Read more in the blog “BARBRI Extended Bar Prep and 8-Week BARBRI Bar Review Courses: What’s the Difference?” or visit

BARBRI Extended Bar Prep and 8-Week BARBRI Bar Review: What’s the Difference?

Guest Blog by Natalia Urrea
BARBRI International Director

As a foreign-trained attorney or international law graduate considering sitting a state bar exam in the United States —whether or not you have or are completing an LL.M. program in the U.S. ―you know you have study options with BARBRI, the world’s largest legal qualification exam prep company. But what is the best option for you?

Let’s find the right one to fit your individual study style and schedule.

What is Included?

First, let’s look at the similarities between the BARBRI Extended U.S. Bar Preparation (over 6- or 10-months) and the BARBRI Bar Review course (over 8-weeks). They both have some powerful, common features and experiences, including:

  • Course work assigned through the online BARBRI Personal Study Plan (PSP) that is focused on what is most likely to be tested on the actual examination.
  • Lectures in substantive law taught by top U.S. law professors that are examination-driven so you get what you need to know in each subject.
  • Full Multistate (MBE) simulation that allows you to do a complete timed exam and submit it to BARBRI for grading. The simulation shows you where you are on the bar exam curve with enough time to modify your study before the actual exam.
  • BARBRI’s MBE Success Learning Path that includes thousands of multiple-choice practice questions.
  • Directed Essay Grading starting with Essay Architect, our exclusive online instruction platform that takes you through a series of steps to learn to critically read bar exam questions, enhance the speed of your essay writing and construct strong, winning answers. Essay Architect provides immediate feedback to build your essay writing skills quickly.
  • Then, we assign a carefully selected series of past bar exam essays and performance tests for grading and feedback from trained bar exam writing experts.

What’s Different?

The major differences between the two BARBRI options involve the amount of time you need to study, the flexibility you need in your preparation, and the 1:1 support you require. For a list of factors to consider, check out the blog “Extended Bar Prep or 8-Week Bar Review? As a Foreign Attorney, Which Course Should I Take?

The Extended Bar Prep is a part-time, home study program designed to accommodate busy professionals and LL.M. graduates with other commitments who are studying for the California or Texas Bar Exam or for a U.S. state that utilizes the Uniform Bar Exam (including New York).

BARBRI Extended U.S. Bar Prep for non-U.S. nationals focuses on exam techniques that international students find difficult to master and on the topics that are most frequently examined. Here’s a closer look:

  • Full bar preparation administered all online over 6 or 10 months; study 20-30 hours per week over a 6-month duration or no more than 15 hours per week over a 10-month duration for maximum weekly flexibility.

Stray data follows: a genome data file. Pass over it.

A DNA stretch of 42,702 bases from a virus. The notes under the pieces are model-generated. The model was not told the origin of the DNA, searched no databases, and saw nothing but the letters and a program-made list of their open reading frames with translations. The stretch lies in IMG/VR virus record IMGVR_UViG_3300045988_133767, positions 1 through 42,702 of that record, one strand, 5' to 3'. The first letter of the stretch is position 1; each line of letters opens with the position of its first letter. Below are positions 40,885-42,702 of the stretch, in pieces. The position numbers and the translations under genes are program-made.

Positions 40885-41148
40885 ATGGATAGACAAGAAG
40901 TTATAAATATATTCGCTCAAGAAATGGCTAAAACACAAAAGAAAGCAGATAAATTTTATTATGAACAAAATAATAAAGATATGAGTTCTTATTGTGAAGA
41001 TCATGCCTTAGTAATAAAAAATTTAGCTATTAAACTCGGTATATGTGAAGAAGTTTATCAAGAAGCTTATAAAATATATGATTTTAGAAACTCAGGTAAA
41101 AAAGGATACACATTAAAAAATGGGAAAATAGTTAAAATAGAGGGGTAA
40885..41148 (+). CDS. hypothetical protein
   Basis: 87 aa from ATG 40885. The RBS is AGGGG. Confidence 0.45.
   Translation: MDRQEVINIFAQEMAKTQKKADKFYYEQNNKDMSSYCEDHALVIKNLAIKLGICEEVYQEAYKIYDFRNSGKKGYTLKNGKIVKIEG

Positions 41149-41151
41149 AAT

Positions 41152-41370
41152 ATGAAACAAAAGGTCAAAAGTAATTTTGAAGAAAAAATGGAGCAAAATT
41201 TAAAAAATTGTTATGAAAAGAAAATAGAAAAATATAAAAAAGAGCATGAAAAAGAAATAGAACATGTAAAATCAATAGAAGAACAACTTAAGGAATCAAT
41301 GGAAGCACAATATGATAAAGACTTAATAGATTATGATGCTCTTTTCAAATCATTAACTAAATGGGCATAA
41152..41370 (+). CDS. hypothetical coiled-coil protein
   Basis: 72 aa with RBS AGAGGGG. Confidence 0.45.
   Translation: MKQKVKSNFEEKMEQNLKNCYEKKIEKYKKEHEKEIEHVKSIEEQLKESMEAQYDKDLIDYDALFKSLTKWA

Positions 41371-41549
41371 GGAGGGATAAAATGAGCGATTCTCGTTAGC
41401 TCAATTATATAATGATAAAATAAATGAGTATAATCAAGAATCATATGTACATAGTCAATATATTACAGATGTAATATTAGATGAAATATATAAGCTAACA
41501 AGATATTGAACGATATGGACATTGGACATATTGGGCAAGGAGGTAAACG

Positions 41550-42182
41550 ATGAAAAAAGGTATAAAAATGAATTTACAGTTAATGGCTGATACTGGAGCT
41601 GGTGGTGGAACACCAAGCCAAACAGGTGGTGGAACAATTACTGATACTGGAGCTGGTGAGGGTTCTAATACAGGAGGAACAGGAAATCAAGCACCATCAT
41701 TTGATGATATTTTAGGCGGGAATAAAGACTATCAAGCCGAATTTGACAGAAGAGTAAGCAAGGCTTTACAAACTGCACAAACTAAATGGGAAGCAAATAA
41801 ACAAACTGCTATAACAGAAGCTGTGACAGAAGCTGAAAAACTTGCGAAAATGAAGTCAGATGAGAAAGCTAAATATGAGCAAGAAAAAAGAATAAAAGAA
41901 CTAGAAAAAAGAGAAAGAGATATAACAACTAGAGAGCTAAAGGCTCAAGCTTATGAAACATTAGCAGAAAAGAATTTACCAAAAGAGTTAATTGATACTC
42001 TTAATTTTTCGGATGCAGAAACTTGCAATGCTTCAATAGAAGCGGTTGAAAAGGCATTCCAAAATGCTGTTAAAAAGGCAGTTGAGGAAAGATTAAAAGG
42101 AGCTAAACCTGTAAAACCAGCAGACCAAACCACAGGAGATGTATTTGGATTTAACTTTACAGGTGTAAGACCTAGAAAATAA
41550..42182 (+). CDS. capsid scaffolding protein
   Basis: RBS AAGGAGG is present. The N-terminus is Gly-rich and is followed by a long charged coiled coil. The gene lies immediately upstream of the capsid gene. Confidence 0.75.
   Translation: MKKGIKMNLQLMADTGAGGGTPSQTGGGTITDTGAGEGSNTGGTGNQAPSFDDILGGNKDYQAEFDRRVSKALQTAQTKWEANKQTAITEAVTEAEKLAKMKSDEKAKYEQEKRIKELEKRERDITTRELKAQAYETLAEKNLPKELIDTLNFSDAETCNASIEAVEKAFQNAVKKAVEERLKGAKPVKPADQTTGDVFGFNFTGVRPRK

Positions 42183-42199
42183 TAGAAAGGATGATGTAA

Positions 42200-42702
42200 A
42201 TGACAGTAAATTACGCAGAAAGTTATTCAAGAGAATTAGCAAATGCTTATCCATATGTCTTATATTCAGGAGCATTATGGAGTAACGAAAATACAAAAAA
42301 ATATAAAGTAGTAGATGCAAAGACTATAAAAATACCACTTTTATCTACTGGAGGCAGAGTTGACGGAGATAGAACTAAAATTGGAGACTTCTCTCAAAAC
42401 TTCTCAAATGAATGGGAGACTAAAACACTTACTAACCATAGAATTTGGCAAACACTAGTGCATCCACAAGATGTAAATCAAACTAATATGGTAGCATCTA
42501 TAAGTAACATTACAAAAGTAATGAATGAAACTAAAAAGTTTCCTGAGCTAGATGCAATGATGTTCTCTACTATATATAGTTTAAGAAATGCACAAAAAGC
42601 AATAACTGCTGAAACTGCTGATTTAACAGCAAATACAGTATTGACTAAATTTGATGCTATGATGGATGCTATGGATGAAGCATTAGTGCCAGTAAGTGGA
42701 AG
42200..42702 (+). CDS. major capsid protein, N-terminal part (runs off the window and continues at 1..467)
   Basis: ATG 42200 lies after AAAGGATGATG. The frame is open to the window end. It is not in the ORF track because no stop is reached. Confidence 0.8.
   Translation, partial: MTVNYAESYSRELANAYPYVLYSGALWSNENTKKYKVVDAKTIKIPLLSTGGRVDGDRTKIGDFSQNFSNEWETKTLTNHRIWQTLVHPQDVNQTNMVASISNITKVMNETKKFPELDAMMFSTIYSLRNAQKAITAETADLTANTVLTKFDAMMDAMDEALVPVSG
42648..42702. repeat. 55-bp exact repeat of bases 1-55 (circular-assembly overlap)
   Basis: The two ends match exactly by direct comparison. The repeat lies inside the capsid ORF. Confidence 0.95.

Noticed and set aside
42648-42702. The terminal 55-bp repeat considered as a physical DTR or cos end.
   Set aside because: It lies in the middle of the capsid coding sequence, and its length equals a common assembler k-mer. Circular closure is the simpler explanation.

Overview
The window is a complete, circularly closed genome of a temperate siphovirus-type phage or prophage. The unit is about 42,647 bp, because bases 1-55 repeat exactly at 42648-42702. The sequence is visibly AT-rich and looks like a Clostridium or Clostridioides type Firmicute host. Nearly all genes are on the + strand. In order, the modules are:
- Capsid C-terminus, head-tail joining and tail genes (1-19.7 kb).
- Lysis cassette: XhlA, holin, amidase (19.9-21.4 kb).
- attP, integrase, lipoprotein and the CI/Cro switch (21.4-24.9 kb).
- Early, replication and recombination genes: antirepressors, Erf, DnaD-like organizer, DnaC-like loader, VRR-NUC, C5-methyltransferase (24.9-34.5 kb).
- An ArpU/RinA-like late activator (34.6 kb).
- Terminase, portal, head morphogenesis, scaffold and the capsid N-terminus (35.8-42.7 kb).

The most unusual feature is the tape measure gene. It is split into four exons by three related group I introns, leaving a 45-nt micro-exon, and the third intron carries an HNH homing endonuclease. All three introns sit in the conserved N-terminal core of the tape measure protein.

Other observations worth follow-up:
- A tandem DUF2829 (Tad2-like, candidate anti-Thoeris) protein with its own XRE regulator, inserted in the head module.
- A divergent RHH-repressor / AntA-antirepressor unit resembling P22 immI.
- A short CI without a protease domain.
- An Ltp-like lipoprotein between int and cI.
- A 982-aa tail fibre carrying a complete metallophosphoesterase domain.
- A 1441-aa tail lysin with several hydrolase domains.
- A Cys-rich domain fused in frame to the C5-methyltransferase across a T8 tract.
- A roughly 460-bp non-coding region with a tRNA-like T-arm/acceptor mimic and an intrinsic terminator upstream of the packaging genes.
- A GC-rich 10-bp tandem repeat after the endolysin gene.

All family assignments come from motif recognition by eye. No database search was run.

• Focus first on foundational elements of U.S. law tested on the exam to catch up on information that most U.S. law students learn during their J.D. program.
  • Receive a personal 1:1 mentor who is a qualified U.S. attorney to help guide you. Your personal mentor assists with eligibility, your application, course navigation, study strategies, and schedule modifications if needed. They have access to your progress report to help them know where you excel and where you most need additional study.
  • More flexible, weekly PSP. Your PSP is used by your mentor to see your activities and milestones, tailor studies and what lectures you should watch based on your progress, and provide encouraging messages to keep you on track.

Structure, accountability, support and success are what the extended bar prep programs are about. Overall, you will get a deep-dive into heavily tested exam topics in U.S. law and areas of most difficulty for foreign student.

What If I Want to Do the 8-Week Bar Review Course?

We have seen many foreign candidates be successful with the 8-week BARBRI Bar Review Course. The shorter timeline makes it attractive to many who want to take the course directly after their LL.M. program and who want to take the exam as quickly as possible.

The best advice I can give you is to be prepared to start as early as you can with BARBRI Early Start and plan to treat your bar review course like a very intensive, full-time job. Go to a classroom location for lectures if you are able (included at no additional cost in BARBRI Bar Review).

How best to pursue U.S. licensure is really a personal choice. BARBRI understands the unique challenges international students can face in learning American concepts of law. That’s why we provide options, with courses taught by professors who have extensive experience in LL.M. training and qualification exam prep. We are here to help you Own The Bar.

Visit for more information.